- Epinephrine (Adrenaline)
- Norepinephrine (Noradrenaline)
These three are commonly referred to as “catecholamine” neurotransmitters.
As a nootropic, Tyrosine will improve certain parts of your prefrontal cortex linked to memory, flow states, creativity, executive function, and self-control.
In addition, L-Tyrosine helps with the production of certain thyroid hormones. Which are essential for both cognitive and physical health.
Foods that contain Tyrosine include fish, nuts, avocados, dairy, bananas, and turkey.
How it Works
Tyrosine improves your mood and cognitive performance in two main ways:
#1 Increases Neurotransmitter Levels
As a nootropic, Tyrosine converts into L-DOPA, which is used to build dopamine in the brain.
- Dopamine is critical for both your physical and mental health. It helps control physical movements and plays a key role in attention, mood, memory, and logic.
Your brain converts the unused dopamine into noradrenaline and adrenaline. The other two catecholamine neurotransmitters.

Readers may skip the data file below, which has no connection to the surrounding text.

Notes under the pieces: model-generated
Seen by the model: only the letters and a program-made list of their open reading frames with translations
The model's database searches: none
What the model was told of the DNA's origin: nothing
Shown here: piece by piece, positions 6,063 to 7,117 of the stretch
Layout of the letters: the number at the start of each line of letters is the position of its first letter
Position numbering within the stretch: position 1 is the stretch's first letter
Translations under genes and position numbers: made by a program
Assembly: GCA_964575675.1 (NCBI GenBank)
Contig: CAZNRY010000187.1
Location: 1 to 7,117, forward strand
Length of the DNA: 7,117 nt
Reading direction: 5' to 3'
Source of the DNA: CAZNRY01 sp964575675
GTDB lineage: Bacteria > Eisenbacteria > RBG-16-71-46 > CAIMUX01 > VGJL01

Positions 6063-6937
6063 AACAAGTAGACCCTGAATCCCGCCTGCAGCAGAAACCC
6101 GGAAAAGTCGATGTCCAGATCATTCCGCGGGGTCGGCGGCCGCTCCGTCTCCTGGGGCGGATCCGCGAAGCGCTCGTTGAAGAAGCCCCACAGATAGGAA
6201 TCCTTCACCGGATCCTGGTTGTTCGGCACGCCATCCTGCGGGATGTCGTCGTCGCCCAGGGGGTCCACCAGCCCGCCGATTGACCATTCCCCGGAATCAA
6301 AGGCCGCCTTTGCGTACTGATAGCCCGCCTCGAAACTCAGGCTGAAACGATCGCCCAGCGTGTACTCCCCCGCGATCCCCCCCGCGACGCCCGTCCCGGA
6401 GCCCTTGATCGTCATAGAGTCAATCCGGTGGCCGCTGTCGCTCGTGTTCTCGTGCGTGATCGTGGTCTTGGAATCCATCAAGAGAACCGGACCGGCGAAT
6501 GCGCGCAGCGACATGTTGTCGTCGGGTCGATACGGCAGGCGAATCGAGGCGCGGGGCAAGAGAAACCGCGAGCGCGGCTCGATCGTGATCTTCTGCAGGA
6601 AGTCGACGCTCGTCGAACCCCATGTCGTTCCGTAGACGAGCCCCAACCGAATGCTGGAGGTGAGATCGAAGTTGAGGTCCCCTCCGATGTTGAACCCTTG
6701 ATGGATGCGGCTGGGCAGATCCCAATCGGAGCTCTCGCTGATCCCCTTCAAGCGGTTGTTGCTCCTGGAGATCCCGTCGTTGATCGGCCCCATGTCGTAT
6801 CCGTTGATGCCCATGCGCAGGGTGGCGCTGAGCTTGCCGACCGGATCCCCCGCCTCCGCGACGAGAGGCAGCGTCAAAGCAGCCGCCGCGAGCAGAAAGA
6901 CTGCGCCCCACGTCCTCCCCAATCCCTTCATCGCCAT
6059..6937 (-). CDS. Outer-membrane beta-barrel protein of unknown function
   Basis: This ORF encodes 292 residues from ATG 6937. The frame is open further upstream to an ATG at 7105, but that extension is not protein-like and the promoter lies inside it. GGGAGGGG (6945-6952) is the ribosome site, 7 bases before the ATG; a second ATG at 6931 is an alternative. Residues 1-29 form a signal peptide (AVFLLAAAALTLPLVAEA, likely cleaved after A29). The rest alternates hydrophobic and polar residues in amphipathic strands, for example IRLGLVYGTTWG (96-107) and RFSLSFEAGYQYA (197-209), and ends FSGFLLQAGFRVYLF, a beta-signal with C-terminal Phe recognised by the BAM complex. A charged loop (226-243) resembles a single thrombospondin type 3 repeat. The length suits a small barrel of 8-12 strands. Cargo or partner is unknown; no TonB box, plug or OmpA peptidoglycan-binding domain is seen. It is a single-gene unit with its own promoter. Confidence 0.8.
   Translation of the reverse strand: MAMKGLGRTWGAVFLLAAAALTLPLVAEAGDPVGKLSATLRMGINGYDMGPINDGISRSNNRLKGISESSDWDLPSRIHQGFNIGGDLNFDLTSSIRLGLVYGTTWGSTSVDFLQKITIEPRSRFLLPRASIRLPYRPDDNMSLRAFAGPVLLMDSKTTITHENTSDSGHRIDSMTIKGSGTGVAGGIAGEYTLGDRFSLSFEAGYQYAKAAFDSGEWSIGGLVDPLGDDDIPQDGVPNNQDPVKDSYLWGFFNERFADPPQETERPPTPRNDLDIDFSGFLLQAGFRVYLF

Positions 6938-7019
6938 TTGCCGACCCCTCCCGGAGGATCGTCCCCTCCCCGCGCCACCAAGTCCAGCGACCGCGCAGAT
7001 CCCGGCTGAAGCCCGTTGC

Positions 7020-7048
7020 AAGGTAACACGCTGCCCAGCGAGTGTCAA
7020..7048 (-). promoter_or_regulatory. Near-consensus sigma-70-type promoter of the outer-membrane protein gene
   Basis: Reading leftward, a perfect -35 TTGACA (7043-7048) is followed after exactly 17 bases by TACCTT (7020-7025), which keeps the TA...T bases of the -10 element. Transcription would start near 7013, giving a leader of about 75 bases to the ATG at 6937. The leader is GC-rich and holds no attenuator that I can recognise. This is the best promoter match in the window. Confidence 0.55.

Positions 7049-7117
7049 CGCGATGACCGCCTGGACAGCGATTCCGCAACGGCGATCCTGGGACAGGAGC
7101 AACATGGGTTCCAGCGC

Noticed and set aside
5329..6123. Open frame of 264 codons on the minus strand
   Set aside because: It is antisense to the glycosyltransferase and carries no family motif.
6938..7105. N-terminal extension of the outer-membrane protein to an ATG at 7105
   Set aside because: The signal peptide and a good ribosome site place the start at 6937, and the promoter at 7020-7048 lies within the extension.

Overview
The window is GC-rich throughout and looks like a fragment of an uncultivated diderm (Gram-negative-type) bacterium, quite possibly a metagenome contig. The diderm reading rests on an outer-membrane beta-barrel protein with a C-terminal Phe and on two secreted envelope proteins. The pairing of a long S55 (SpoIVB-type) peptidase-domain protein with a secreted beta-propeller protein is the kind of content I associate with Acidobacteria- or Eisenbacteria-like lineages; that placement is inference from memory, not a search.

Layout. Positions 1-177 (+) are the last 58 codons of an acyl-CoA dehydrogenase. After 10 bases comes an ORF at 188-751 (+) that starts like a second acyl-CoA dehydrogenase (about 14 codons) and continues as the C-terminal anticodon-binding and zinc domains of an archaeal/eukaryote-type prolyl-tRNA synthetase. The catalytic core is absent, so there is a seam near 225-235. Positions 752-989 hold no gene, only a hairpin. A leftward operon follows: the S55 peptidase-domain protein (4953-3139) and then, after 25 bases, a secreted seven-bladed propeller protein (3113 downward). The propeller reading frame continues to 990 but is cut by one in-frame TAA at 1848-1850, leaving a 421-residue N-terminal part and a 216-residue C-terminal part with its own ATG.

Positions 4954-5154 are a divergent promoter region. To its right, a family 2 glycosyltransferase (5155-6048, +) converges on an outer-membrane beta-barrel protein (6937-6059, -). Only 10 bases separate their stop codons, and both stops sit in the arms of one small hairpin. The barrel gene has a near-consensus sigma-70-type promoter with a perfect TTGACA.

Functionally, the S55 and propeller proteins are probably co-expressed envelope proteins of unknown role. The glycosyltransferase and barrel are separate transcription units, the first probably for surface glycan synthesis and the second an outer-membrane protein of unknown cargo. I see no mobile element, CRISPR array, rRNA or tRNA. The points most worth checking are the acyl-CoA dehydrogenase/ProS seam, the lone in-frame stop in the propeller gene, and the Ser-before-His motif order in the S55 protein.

Adrenaline, or epinephrine, is your main “flight-or-fight” response hormone. It’s what makes you act in emergent, stressful, or dangerous situations.
Noradrenaline, or norepinephrine, regulates your learning, emotions, attention, and sleep.
#2 Improves Mental Performance Under Stress
More often than not, stress negatively affects your ability to think clearly.
Any kind of stress can do this: from extreme sports, cold showers, exams, to arguing with your friend.
When you’re stressed, your brain quickly runs out of catecholamines.
A disbalance in these brain chemicals can lead to even more stress in the body. This is vicious cycle which leads to poor mental performance.